Ama finally came out amidst drumming and dancing too with a bevy of girls clad in white and a piece of kente used as head wrap.

In recent times, engagement in Ghana have become a themed affair where the couple tell their friends and invited guests to wear a particular shade of cloth and they have a number of people walking them out. In my grandparents’ and parents’ era, engagement was viewed as a family affair and was usually done at dawn with very little fanfare. There were not that many ‘white’ weddings and the traditional marriages were duly recognised as marriage.

If one party wanted to dissolve the marriage, all that had to be done would be the man or woman’s family returning the schnapps that was the initial bonding sign back to the respective partner being divorced family.

Ama is asked if the items presented by Korshie’s family should be collected, she affirms and Korshie proceeds to place a ring on her finger, she’s then handed a white Bible and her mother comes to aid her to sit on the stool brought her as part of her dowry. She’s placed on the stool three times, this signifies the acceptance of the marriage and the fact that she is no longer viewed as a girl but rather a woman.

The Ghanaian traditional marriage scene has now become one of the coveted marriages to plan seeing as now, it’s done with a lot of pump and pageantry, many begin with what they term pre-wedding shoots, where the bride and groom take themed pictures together shoot by professional photographers. The day that used to be one of simplicity and pride  has grown in leaps and bounds to include professionally catered food, make-up artists, photographers, fashion designers, drink providers, planners and the like.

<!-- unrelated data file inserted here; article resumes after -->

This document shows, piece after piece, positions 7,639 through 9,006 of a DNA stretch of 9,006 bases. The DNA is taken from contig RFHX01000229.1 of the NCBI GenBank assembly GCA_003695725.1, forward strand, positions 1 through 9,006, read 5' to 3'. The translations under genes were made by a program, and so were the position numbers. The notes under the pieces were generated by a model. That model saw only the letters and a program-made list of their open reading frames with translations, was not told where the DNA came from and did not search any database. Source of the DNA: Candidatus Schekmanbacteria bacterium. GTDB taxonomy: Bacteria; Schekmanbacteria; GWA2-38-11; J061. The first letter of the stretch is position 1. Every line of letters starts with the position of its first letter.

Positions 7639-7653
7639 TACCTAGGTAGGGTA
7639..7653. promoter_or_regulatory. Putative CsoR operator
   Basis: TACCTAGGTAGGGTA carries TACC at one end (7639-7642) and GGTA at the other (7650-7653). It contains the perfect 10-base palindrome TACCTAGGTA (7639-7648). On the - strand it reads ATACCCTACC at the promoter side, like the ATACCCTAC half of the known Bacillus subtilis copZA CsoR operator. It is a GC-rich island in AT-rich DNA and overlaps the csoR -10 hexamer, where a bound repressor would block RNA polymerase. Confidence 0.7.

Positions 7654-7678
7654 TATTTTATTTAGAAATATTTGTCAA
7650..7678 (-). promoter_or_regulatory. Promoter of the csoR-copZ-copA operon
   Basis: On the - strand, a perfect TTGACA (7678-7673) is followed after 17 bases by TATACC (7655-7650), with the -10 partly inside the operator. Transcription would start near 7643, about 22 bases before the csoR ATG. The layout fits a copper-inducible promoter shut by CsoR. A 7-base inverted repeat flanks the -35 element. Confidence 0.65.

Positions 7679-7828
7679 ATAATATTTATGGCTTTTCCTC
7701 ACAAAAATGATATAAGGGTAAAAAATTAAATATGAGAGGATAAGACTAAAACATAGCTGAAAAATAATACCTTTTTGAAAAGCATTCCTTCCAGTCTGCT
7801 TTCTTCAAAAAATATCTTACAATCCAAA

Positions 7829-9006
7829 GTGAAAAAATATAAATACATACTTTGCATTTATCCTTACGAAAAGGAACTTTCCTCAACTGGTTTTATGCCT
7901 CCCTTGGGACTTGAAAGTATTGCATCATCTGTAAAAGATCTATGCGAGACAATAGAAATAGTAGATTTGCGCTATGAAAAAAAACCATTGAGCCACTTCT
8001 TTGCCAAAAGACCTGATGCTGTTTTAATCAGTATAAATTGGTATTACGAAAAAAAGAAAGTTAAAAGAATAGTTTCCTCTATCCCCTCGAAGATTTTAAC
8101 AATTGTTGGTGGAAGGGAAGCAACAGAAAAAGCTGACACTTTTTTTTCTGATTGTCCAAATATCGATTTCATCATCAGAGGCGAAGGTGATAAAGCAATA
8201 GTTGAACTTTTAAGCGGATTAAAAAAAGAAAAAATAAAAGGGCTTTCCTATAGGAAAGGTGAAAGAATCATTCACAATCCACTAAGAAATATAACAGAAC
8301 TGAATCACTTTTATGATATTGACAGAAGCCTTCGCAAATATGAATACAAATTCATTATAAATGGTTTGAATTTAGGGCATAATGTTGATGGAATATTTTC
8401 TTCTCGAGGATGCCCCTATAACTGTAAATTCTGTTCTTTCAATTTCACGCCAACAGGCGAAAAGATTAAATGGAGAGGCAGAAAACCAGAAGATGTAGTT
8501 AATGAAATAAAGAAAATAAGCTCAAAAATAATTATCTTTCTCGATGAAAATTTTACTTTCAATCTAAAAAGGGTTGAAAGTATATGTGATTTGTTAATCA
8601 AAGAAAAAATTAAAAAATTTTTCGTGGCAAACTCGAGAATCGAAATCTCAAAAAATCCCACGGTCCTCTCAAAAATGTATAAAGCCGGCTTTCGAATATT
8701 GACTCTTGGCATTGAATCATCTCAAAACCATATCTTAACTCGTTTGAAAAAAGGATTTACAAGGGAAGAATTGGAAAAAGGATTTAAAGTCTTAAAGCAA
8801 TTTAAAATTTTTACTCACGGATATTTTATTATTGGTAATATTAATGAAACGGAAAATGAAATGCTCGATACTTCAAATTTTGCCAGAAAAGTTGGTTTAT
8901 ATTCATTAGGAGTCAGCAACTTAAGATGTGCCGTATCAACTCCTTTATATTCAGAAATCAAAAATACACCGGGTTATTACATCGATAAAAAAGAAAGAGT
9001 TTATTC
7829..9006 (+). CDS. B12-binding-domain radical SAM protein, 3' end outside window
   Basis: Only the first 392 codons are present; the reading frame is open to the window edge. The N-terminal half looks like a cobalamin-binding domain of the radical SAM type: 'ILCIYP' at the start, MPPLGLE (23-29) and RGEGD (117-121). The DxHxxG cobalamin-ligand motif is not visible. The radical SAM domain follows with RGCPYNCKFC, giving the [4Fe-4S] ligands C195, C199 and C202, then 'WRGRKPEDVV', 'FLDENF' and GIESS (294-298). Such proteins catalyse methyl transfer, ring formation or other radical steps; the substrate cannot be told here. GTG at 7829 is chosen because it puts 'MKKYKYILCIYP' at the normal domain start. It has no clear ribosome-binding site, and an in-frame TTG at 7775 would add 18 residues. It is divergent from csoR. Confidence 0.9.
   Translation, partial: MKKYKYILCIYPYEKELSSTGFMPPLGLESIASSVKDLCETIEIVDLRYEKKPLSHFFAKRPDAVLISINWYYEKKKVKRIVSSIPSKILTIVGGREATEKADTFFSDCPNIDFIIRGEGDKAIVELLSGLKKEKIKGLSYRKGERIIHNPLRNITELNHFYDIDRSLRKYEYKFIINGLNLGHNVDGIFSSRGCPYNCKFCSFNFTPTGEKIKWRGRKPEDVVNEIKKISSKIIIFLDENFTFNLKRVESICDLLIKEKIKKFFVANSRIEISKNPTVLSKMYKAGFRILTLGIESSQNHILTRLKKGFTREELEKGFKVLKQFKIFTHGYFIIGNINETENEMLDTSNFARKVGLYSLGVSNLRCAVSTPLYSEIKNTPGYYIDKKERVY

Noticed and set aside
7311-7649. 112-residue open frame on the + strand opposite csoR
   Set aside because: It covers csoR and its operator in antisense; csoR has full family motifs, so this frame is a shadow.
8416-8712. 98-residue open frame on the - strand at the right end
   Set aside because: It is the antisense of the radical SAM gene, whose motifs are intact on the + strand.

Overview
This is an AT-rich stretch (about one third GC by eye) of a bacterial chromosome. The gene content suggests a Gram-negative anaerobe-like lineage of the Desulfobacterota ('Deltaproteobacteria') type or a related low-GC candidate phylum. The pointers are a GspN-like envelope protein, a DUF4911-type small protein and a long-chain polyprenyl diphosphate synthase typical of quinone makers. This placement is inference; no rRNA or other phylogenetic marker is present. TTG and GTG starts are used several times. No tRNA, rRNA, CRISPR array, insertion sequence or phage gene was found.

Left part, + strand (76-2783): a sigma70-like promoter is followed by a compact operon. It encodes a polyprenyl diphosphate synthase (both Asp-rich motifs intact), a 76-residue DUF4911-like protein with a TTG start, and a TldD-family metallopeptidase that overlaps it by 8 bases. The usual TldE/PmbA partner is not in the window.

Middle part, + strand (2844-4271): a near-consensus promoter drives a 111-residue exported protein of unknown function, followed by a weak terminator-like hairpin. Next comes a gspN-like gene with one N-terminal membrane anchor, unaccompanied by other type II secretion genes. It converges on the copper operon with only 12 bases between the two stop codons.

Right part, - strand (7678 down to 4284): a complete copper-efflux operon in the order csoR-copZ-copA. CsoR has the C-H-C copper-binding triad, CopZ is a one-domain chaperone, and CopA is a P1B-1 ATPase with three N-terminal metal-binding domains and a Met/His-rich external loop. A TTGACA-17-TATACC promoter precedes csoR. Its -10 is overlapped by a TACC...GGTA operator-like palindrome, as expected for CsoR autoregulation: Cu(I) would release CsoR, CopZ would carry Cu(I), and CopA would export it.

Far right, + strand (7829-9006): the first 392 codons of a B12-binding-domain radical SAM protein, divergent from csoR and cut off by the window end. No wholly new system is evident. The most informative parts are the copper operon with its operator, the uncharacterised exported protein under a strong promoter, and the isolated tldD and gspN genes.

So I say, are we going to see another dimension to the highly sophisticated traditional weddings or this is as far as we can go with our culture. We wait and see, next time you see me, I definitely will not be wearing a 6 inch heel but my own ahenemaa clad in my kente saying yes to the many things my groom has brought to my family for my hand.

I have never had dreams of the white dress and red roses nor the big cake that will be cut for the guests to only get a tiny piece as a child, but now that I’ve grown and seen the many pictures on all social media sites I tell you I am hooked! You see many years ago in the snow land, proposals were done over meals or on one of those fancy dates.